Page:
"I wanted to open a White Castle in midtown. It would be like an ATM," Bond says. "But it's not a franchise, so I couldn't open it."
His dream burger shack on hold, Bond is cranking out his own take daily as executive chef of the Drop. On Wednesday, Bond talked about life in the tiny Martini Corner kitchen. Tomorrow, he'll share a bit about the latest cocktails and a new small-plates menu.
What are your culinary inspirations? There's a lot of them. Oddly enough, it often comes from where you least expect it. Something will usually trigger a memory of a smell. I'll then start with one specific ingredient. The other day, I was thinking about plum wine — I love plum wine. It's me and 80-year-old ladies that really enjoy plum wine. I never had a plum wine reduction, so I made one. And then I thought, This would go really well with shrimp. Add in some mango chutney for a bit of fruit, and that's the whole plate.
What’s your favorite ingredient? I'm really hung up on different vinegar reductions. We have a balsamic wine reduction and a white balsamic reduction that I could eat like it was candy. I use that on our lamb sliders; that's one of the new small plates that I'm really excited about. Other than that, it's anything really fresh and really good.
What was your best recent food find? I was really excited to find these poblano straws that just perfectly finish off the pork sliders. They just showed up while I was cutting something else.
What’s one food you hate? This sounds sacrilegious coming from a stereotypical small town in Missouri, but I don't like catfish. There were a lot of catfish fry dinners, and I know plenty of people who love them, but it's just not for me.
What’s one food you love? I could literally eat lamb vindaloo for five meals a week. I love the spices. It's so spicy and really delicious. It's hearty and warm. I love the Taj Palace over on 39th Street. Those guys are nearly family. [Laughs.] They're excited when my girlfriend shows up because they know we're looking for a lot of food and a bottle of wine.
What’s your guilty pleasure? White Castle. Their jalapeno cheddar burger. I still love it. The last time I was in St. Louis for a Tom Waits concert, I had to get one. It's probably good that they're in St. Louis.
What’s always in your kitchen? I always have fresh tomatoes. I love the farmers market downtown. The City Market is just amazing. They have great pasta. We had the basil and garlic with ratatouille on top of the noodles. Oh my God, it was incredible.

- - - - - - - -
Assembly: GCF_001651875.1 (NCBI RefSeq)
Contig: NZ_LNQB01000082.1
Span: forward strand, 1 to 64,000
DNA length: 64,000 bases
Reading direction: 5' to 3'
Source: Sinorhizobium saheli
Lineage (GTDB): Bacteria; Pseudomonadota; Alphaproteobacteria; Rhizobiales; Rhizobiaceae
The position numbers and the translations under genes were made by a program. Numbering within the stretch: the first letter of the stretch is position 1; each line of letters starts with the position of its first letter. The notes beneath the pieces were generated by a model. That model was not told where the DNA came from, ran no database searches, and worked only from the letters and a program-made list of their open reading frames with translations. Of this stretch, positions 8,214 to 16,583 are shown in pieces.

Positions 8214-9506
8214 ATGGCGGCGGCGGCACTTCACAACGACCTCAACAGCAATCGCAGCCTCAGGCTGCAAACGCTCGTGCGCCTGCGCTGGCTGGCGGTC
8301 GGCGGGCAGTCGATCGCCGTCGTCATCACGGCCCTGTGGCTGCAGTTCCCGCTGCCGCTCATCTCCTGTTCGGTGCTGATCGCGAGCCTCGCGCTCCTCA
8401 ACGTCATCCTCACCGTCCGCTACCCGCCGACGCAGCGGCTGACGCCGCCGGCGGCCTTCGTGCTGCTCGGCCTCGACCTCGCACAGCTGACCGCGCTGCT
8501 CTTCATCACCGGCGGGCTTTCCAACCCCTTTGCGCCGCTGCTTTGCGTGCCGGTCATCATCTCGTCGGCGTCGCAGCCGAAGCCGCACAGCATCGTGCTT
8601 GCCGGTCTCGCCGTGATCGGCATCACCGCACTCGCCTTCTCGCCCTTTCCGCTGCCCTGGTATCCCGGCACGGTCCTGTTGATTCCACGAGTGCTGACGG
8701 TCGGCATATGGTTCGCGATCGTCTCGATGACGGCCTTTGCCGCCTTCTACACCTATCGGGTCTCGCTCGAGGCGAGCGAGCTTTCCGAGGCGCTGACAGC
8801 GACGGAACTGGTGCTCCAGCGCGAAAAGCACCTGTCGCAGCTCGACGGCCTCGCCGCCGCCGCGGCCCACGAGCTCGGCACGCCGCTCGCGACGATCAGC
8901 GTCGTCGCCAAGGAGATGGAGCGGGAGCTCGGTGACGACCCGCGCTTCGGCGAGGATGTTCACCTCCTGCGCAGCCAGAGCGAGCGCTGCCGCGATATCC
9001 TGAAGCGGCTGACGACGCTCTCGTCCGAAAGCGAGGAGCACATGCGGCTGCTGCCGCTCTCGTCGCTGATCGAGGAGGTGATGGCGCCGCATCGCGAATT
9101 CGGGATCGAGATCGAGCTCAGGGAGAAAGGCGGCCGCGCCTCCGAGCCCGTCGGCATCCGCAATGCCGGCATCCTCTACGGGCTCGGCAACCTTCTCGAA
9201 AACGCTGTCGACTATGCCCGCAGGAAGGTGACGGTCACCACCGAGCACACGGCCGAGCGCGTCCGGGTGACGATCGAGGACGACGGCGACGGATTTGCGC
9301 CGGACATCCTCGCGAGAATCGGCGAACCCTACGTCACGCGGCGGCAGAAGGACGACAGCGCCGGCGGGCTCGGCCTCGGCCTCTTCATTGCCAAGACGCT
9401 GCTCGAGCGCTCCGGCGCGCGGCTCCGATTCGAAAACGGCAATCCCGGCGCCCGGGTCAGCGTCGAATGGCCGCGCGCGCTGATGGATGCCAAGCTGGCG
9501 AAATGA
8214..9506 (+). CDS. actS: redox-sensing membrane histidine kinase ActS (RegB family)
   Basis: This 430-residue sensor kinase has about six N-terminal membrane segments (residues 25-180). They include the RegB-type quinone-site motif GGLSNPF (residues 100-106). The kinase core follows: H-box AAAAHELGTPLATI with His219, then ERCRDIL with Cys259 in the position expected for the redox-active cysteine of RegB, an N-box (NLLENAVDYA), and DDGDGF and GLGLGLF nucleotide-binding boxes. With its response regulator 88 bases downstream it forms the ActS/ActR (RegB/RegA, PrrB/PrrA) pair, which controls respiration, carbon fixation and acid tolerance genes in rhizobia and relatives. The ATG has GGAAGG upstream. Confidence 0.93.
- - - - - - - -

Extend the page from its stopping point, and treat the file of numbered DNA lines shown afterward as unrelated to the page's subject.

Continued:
Besides your own place, where do you like to eat out? Taj Palace. I really love Pot Pie. That place is great. I had a really good meatloaf sandwich there; it was ridiculously good. The potpies are good. I love the spinach and brie tart. I'm excited when I get to go to any great restaurant, whether it's really great bar food or a really nice place.
Where do you like to drink? We go to the News Room quite a bit, and we've been coming here [the Drop] more. I'm an Irish whiskey guy that's been getting in rye whiskeys. Ryan [Miller, the day bartender at the Drop] opened my eyes to that. He'll feed me different types of rye.
If you could steal one recipe in town off any menu, which one would you steal? Lamb vindaloo? [Laughs.] I don't know if that would work here, but it's great.
What’s one book that every chef should read? La Technique by Jacques Pepin. I didn't have really any culinary school training. In order to be able to operate in a commercial kitchen, I had to teach myself a lot of things. So I spent a lot of time learning knife techniques. La Technique was really important. It's also good to always be learning because everybody can teach you something.
Who’s got the best barbecue in town, and what are you ordering? Oklahoma Joe's is the best restaurant. I like the Z-Man a lot and the beans. Craig Adcock's barbecue is sick. There's a reason he did competition barbecue. Anytime I can, I try to sneak into his barbecues. He makes amazing coleslaw with pears and gorgonzola. It's a vinegar style rather than creamy. You could eat it all day.
What's the key to success for cooks at home? Repetition. As far as not having formal training, if you want to make a dish, you have to know what you want to get out of it. All you have to do is keep making it, just not to the point where you're sick of it. Take notes if you have to. I used to do that on lots of recipes. And don't be afraid to try something. You can always make it again.
A chef is only as good as … his food.